Five disabled social housing tenants have lost their Court of Appeal bid to have benefit cuts for those deemed to have spare bedrooms ruled unlawful.
Judges said the court could not intervene in the government’s “controversial” housing benefit changes – dubbed a “bedroom tax” by critics.
Lawyers for the group had argued the regulations applying in England, Wales and Scotland failed to reflect the accommodation needs of disabled people.
They said they planned to fight on.
The court also ruled against two lone parents who claimed the government’s cap on the total benefits paid to families violated human rights laws and common law because of its impact on vulnerable families.
He said the court could intervene only if the measures “were manifestly without reasonable foundation” and he ruled that stringent test was not satisfied and both challenges must fail.
But Ugo Hayter, who represents two of those fighting the changes, said they were “baffled” by the Court of Appeal’s findings and were considering taking the case to the Supreme Court.
“The court recognised that our clients and thousands of disabled people across the UK had a need for accommodation not provided for by the new housing benefit rules, however the court decided that disabled tenants should not have their housing needs met on an equivalent basis to their able-bodied counterparts, just because they are disabled.
“Instead disabled tenants are being forced to rely on short-term and discretionary payments.”
And Anne McMurdie, whose firm represents three of the appellants, said: “Disabled tenants are not asking for extra funds – they are asking for housing benefit to be paid at a level which meets their needs – for the same right as others. Discretionary payments are not the answer.”
Jayson Carmichael, from Southport, Merseyside, who was one of the appellants, said he was “devastated” by the ruling.
He said: “It’s ludicrous because human rights laws have been implemented by tribunal judges up and down the country. I think we’re just being made an example of because of our high profile in this group case.”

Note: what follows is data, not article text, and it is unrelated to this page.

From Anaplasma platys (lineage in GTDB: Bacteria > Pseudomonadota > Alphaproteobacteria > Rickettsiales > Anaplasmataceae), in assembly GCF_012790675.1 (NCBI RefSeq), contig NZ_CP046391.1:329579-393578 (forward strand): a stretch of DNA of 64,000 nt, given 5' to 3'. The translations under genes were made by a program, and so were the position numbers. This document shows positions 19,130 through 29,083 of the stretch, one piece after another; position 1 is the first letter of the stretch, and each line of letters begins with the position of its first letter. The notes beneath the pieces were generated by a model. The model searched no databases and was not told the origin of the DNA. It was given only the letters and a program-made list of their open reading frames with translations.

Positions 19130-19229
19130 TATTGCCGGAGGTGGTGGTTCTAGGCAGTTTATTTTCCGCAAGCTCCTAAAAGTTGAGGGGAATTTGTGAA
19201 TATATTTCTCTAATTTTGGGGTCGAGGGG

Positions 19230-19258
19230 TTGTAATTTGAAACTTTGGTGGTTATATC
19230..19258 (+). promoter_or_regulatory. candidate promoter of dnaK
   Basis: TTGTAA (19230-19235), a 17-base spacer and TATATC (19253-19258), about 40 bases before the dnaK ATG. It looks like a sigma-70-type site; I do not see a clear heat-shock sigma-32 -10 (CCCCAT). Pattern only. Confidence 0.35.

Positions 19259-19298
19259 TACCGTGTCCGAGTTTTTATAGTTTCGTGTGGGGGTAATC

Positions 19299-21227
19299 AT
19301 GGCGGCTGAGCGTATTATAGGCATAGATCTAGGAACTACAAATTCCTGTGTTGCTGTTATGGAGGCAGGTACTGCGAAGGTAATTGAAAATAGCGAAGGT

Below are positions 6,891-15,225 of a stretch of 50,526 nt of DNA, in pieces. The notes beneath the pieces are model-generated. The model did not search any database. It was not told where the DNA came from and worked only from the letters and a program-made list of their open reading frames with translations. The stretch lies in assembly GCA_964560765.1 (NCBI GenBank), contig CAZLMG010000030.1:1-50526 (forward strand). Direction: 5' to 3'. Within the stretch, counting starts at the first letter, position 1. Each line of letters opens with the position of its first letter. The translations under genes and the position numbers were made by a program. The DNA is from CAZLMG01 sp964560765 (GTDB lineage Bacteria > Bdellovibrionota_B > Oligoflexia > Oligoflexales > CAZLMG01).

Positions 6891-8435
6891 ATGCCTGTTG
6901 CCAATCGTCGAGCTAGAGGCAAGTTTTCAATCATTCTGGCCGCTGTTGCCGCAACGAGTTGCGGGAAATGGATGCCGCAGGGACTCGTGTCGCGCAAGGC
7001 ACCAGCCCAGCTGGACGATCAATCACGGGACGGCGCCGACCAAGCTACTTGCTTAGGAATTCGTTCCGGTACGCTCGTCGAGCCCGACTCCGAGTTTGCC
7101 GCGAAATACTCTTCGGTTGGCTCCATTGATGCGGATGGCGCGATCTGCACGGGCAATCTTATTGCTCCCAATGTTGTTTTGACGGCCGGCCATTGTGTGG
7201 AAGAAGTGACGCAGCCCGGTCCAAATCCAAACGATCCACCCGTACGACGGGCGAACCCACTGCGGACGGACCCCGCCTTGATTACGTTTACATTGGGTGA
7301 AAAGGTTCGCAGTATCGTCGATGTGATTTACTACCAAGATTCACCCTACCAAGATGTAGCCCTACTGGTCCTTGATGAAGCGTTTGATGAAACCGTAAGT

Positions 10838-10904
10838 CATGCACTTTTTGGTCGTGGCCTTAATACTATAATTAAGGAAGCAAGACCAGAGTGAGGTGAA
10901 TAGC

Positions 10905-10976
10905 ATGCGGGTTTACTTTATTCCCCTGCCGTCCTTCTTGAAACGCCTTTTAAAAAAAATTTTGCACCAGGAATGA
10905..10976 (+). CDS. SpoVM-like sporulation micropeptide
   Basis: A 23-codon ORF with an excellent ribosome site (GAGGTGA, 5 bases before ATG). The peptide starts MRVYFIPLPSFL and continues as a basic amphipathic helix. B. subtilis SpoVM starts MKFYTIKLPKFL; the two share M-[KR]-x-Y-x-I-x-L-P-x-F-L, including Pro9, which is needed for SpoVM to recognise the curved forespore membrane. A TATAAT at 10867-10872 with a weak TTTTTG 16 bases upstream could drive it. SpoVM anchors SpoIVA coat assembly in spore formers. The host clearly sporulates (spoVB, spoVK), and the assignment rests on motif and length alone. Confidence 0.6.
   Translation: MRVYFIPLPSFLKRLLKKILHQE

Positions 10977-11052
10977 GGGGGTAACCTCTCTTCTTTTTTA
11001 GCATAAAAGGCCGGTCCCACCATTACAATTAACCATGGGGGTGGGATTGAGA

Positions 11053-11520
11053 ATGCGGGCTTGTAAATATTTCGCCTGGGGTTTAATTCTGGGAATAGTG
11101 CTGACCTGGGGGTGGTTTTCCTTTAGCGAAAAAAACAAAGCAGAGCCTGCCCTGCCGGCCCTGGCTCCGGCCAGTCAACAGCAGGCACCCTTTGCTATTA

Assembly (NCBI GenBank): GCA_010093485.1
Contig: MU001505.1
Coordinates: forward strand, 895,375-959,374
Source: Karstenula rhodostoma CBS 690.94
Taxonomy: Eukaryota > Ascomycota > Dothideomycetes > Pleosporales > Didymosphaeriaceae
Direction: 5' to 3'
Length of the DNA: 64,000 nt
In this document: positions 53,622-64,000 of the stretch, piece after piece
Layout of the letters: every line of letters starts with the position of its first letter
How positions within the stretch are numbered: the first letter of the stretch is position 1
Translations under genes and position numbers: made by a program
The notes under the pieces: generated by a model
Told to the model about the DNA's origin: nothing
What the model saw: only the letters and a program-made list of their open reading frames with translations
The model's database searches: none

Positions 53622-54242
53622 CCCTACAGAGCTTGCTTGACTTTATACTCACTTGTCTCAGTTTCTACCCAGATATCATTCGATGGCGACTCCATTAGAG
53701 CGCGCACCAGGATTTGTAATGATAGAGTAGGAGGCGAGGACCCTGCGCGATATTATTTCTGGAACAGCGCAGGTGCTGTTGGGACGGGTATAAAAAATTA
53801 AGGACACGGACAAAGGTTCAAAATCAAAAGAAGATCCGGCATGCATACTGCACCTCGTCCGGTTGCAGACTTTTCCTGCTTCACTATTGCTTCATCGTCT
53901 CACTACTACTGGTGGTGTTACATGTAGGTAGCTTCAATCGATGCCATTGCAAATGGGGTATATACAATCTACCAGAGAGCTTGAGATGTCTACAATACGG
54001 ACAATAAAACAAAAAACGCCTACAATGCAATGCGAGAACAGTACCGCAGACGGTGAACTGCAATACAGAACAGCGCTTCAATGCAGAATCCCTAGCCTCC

Richard Kramer, deputy chief executive of national deaf-blind charity Sense, said it was “extremely disappointed” with the outcome.
“Although this decision concerns the cases of five individuals, the impact of this policy has been devastating for many disabled people,” he said.
National Housing Federation head of policy Kevin Williamson said the court action showed “how desperate” people had become.
He said: “Disabled people across the country are being forced to cut back on food and heating to pay the bedroom tax.”
Richard Hawkes, chief executive of disability charity Scope, described the ruling as “a setback for the campaigners and a major blow for the 400,000 disabled people who are feeling the impact of this policy”.
The Department for Work and Pensions, which was a defendant in both cases, welcomed the rulings.
“Reform of housing benefit in the social sector is essential to ensure the long-term sustainability of the benefit. But we have ensured extra discretionary housing support is available for vulnerable people,” a spokesman said.
Referring to the benefit cap, the spokesman added: “We are pleased that the courts have ruled again that the benefit cap complies with the European Convention on Human Rights.
“The benefit cap sets a fair limit to what people can expect to get from the welfare system – so that claimants cannot receive more than £500 a week, the average household earnings.”
Since April last year, people deemed to have one spare bedroom have had their housing benefit reduced by 14% while those with two or more spare bedrooms have seen reductions of 25%.
The challenge to the change originally concerned 10 families but five cases involving disabled children are no longer being pursued because they have since become subject to an exemption from the benefit cut.
The group includes wheelchair user Richard Rourke, 46, from Bakestone Moor, Derbyshire, who says he needs an additional bedroom to store mobility equipment.
Among the others involved in the case is Mr Carmichael’s wife Charlotte who says her spina bifida means she is unable to share a bedroom with her husband, who is also her full-time carer.
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